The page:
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    Those "cryptic" days of linux are mostly over except for a few diehards that install and want to run commandline stuff. Even when you install a linux distro with a beautiful windows looking desktop, you will shortly start learning how valuable the linux terminal is and setting up things like executable shell scripts, etc....

    You can move at your own pace. This isn't a contest and if you are like many of us here the learning process is actually so rewarding and fun (does come with frustrations too).
     
  10. Brosephine

    Brosephine Registered Member

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    I didn't know you could have a windows type gui with linux? I would need something like that start out with because I'm not very fluent in CMD!

    I will definitely be moving at my own pace. I'm right brained & artistic, venturing way out of my comfort zone with all this. :argh: Luckily, I have this great forum and the members on it who don't mind taking their time to explain something to a noob & are willing to pass on their knowledge.
     
  11. mirimir

    mirimir Registered Member

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    There are desktops that try very hard to look like Windows, and ones that try very hard to look like IOS. Most distros support most desktops, and vice versa. But there are a few tight associations.

    Check out http://distrowatch.com/
     
  12. Palancar

    Palancar Registered Member

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    If you wanted to start with a true newbie WINDOWS LOOK A LIKE then grab zorin. You can pick a windows desktop and someone sitting down at the screen might not even know it isn't windows. Truthfully though, once you stretch your wings with linux you'll want a flavor that allows you to "wrench" away and do some serious stuff.

    I am not using the systems I started out with. That should be expected and is natural for a "hobbyist". In fact I am studying going to another level myself but in truth I am not quite ready yet. What I have configured completely serves my needs. I simply want to go deeper to stretch my knowledge and do so as a hobby.
     
  13. Brosephine

    Brosephine Registered Member

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    I understand the difference between a traditional Linux system and a Windows system in terms of function and capability, but how does a Linux system that looks exactly like a Windows system differ from a real Windows system?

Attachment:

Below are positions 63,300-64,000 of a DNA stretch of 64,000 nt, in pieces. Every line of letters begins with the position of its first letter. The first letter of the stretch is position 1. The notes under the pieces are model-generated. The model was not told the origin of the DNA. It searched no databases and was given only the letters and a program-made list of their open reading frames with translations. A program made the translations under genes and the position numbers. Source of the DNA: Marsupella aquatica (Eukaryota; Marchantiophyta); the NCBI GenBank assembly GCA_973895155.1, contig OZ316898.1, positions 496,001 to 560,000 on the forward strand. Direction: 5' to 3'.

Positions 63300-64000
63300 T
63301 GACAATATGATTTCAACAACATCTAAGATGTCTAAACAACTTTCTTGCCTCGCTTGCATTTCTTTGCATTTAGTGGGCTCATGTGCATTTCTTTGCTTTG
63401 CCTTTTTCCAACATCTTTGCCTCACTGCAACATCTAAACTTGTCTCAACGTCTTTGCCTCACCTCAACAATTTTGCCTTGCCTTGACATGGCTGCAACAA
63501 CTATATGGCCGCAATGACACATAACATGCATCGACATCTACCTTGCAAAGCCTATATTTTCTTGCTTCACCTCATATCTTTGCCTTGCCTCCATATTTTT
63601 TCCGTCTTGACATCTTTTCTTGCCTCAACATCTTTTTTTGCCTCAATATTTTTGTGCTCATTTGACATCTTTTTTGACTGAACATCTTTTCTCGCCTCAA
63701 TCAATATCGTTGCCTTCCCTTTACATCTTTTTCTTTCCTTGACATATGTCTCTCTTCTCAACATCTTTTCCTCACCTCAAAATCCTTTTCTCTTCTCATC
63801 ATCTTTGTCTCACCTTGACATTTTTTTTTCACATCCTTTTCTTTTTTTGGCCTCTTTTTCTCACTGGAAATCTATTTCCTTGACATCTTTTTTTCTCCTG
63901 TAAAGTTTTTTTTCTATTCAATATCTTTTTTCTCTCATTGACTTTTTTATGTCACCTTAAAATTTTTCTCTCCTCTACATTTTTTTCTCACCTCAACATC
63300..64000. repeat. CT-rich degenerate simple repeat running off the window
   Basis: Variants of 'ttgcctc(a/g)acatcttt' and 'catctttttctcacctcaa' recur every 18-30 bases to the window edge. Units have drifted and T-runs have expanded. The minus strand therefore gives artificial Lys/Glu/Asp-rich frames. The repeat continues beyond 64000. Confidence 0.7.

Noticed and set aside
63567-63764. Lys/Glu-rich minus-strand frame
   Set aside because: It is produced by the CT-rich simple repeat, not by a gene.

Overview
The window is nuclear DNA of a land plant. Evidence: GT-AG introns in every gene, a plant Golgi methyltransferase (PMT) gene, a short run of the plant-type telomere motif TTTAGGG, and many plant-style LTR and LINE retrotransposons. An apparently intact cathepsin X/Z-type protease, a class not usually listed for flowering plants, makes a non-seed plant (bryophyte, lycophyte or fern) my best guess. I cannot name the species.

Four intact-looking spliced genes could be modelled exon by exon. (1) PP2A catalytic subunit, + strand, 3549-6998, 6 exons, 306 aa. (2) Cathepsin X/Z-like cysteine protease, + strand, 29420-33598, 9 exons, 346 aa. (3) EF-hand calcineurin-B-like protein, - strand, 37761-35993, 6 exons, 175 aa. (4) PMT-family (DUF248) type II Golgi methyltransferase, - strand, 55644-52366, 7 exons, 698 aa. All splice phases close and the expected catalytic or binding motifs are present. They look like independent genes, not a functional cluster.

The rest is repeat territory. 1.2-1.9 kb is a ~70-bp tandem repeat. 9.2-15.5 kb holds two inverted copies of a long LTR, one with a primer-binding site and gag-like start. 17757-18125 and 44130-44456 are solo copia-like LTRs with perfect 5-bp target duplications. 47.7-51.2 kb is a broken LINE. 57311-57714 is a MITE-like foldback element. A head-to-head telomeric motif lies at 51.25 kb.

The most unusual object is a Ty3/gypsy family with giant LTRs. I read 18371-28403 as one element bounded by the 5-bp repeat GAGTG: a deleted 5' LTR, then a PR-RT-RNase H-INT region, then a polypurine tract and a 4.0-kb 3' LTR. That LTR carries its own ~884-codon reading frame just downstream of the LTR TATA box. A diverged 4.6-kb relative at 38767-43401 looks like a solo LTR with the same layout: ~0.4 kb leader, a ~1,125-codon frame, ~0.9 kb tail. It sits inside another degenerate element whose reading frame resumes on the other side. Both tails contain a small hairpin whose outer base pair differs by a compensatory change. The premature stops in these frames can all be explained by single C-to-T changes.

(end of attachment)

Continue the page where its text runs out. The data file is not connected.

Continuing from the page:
14. mirimir

    mirimir Registered Member

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    Well, "exactly" is exaggerating ;) The layout is similar. And it includes Wine for running Windows apps. But otherwise, it's just Linux. Any Linux distro can run Windows apps in Wine.
     
  15. Mister X

    Mister X Registered Member

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    I live in Mexico so I think, maybe wrong, I should not concern about gov that much. Then, is there any free VPN for me to use along with TOR and navigate the deep web?
     
  16. deBoetie

    deBoetie Registered Member

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    Both Windows and Unix GUIs developed in the 80s, based on other research (e.g. at Xerox). The unix/linux graphical systems are currently hosted on the X-Windows base (although Waylands may supplant X in future). A large variety of GUI shells can be built on top of that, which provide a great range of user experiences.

    Linux distributions such as Mint are easily adopted by Windows users because simple things like copy/paste and window close are in the expected places and do similar things.

    I'd encourage what others are saying about use of VM, that's easily the most productive way to learn and experience a variety of operating systems, as well as constructing the necessary structures for privacy.
     
  17. caspian

    caspian Registered Member